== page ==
“Swapping in bananas for even half of the sugar in the recipe helps,” she said. “Because the sugar in banana is wrapped up in fiber, there won’t be as much of a high blood sugar spike and crash.”

Try these low-sugar recipes from LeVeque and Feller

Kelly’s Leveque’s blueberry muffins

1/4 cup coconut oil
1/3 cup unsweetened vanilla nut milk
2 bananas (smush them in the peel before placing in a bowl so you don’t have to fork them as long)
2 eggs
1 teaspoon apple cider vinegar
1 teaspoon vanilla extract
2 cups almond flour
1 scoop @bewellbykelly vanilla protein powder (or 1/4 cup coconut flour)
2/3 cup tapioca or arrowroot flour
1 teaspoon baking soda
1/2 teaspoon salt
1 1/2 cups blueberries

Mix wet and dry ingredients, and place in a greased muffin tin (can grease with coconut oil).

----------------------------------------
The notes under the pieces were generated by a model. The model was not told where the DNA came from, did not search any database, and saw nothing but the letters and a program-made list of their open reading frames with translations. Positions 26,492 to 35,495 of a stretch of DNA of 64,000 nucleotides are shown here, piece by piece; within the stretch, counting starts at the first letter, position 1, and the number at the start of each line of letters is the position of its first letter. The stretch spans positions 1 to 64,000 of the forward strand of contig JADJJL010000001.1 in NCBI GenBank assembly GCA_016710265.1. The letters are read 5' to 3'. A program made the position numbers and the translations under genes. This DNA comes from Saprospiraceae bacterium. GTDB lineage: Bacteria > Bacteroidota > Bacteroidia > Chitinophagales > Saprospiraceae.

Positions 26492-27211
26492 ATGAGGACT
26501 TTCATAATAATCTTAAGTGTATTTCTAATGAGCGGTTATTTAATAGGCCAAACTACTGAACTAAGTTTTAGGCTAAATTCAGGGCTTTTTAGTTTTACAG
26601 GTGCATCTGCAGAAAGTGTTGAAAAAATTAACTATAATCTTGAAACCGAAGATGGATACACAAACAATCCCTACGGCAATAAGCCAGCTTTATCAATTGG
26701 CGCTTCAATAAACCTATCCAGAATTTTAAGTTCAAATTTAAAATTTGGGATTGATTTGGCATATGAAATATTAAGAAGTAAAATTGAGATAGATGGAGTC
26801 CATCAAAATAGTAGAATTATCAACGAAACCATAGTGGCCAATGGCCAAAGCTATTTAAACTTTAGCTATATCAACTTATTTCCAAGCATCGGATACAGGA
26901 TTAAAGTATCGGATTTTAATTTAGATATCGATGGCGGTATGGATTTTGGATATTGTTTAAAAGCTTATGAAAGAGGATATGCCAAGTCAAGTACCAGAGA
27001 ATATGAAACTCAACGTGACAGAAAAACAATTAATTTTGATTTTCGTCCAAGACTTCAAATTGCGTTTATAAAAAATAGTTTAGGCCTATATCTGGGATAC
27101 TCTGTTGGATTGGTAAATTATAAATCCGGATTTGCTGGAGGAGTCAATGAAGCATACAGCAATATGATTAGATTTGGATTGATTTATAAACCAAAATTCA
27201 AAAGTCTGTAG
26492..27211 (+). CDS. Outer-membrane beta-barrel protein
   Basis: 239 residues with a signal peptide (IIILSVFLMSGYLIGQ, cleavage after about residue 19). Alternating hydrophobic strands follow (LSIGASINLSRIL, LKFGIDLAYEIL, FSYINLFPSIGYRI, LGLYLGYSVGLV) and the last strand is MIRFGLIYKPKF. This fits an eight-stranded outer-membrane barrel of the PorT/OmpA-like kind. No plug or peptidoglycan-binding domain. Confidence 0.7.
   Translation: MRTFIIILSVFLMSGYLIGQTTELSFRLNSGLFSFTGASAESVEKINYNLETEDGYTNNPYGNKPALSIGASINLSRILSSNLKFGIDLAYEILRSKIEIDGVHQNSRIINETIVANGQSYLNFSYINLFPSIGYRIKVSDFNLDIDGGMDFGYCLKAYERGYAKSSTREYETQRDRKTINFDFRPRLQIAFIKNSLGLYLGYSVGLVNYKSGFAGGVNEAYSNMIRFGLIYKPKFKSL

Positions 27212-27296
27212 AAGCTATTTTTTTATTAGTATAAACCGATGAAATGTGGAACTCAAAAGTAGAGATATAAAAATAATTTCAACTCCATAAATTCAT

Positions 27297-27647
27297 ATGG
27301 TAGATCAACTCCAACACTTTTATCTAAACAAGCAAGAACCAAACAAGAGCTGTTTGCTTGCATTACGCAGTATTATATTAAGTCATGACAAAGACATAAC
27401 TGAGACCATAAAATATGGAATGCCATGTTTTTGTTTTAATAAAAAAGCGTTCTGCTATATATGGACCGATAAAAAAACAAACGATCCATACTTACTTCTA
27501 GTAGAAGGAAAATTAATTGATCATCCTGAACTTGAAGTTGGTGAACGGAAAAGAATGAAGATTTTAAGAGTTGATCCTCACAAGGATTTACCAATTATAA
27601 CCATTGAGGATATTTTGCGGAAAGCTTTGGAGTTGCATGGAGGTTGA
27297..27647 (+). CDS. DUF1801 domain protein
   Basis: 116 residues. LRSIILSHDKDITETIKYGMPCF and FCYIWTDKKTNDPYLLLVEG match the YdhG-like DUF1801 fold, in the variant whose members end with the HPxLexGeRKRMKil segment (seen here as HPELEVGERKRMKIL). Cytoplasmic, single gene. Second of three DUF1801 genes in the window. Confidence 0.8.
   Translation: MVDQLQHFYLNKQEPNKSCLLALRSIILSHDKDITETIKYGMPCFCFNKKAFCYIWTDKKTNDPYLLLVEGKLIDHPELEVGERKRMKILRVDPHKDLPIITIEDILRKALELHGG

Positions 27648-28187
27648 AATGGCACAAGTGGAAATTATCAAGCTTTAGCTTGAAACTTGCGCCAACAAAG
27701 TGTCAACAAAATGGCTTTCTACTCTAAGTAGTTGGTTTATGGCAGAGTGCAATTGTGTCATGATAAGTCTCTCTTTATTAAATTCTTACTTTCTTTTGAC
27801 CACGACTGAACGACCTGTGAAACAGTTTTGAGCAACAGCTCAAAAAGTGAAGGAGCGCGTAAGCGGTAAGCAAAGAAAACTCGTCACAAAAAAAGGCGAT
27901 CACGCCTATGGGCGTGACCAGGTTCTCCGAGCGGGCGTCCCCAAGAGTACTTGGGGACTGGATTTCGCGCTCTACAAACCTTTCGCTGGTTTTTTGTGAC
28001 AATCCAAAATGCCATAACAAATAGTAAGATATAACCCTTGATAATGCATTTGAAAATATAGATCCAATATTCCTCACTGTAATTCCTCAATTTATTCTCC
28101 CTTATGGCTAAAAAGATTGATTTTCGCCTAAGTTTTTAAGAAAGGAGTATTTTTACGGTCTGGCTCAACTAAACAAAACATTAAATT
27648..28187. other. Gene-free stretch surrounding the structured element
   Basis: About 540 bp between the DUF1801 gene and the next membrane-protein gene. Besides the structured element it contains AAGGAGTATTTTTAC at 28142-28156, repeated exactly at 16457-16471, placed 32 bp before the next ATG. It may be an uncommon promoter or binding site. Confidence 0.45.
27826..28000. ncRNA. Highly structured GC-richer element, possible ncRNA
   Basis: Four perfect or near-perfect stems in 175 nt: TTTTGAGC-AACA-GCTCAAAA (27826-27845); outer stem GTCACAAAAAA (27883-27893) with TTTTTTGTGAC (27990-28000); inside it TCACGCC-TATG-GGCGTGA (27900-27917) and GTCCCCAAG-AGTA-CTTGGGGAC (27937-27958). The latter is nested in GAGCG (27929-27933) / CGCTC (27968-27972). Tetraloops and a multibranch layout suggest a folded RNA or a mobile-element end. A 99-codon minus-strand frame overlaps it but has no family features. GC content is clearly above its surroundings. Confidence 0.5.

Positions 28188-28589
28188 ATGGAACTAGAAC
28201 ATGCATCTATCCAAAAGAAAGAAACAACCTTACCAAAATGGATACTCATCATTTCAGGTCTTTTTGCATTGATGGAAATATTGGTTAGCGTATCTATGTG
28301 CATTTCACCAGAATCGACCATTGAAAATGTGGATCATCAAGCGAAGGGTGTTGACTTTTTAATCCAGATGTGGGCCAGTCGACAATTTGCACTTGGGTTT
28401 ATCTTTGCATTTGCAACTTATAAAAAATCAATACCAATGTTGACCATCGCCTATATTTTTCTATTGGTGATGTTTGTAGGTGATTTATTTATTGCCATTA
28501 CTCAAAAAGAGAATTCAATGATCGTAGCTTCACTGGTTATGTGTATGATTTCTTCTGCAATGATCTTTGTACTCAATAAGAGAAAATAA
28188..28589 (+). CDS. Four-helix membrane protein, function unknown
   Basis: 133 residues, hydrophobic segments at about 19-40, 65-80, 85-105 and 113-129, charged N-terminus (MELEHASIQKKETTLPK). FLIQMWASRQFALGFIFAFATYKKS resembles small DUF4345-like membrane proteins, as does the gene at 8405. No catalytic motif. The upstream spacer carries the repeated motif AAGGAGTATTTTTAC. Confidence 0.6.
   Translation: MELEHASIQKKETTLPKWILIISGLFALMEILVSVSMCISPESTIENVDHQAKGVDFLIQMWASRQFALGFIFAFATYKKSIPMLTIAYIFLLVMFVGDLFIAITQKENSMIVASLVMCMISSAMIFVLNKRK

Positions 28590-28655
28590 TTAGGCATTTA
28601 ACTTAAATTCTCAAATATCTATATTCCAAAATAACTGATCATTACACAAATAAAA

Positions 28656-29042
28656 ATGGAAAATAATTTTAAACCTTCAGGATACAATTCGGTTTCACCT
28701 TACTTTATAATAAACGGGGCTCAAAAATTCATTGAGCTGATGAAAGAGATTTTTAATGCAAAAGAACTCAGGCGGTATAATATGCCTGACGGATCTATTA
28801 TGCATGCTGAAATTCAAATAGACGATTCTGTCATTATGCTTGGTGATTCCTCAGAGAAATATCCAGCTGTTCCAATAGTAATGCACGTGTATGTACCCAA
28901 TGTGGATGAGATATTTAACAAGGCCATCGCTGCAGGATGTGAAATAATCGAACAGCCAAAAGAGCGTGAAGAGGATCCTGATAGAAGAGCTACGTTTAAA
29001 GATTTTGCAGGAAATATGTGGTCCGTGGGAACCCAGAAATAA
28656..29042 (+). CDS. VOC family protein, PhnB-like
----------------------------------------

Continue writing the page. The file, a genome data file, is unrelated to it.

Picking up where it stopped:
Bake for 30 minutes at 350 degrees.

“I slather the muffins with almond butter and ghee, yum!” said Leveque.

Maya Feller’s mint chocolate chip green smoothie

1 cup plain full fat Greek yogurt
1/4 cup baby spinach leaves
1/4 avocado
1 teaspoon ground flax seed
1/2 cup frozen banana
1/2 teaspoon mint extract (alcohol free) or 1 drop BetterStevia® Peppermint Cookie Liquid
cacao nibs for garnish

Place all ingredients in a blender and blend for 90 seconds until smooth.

Pour into a glass, garnish with cacao nibs and enjoy.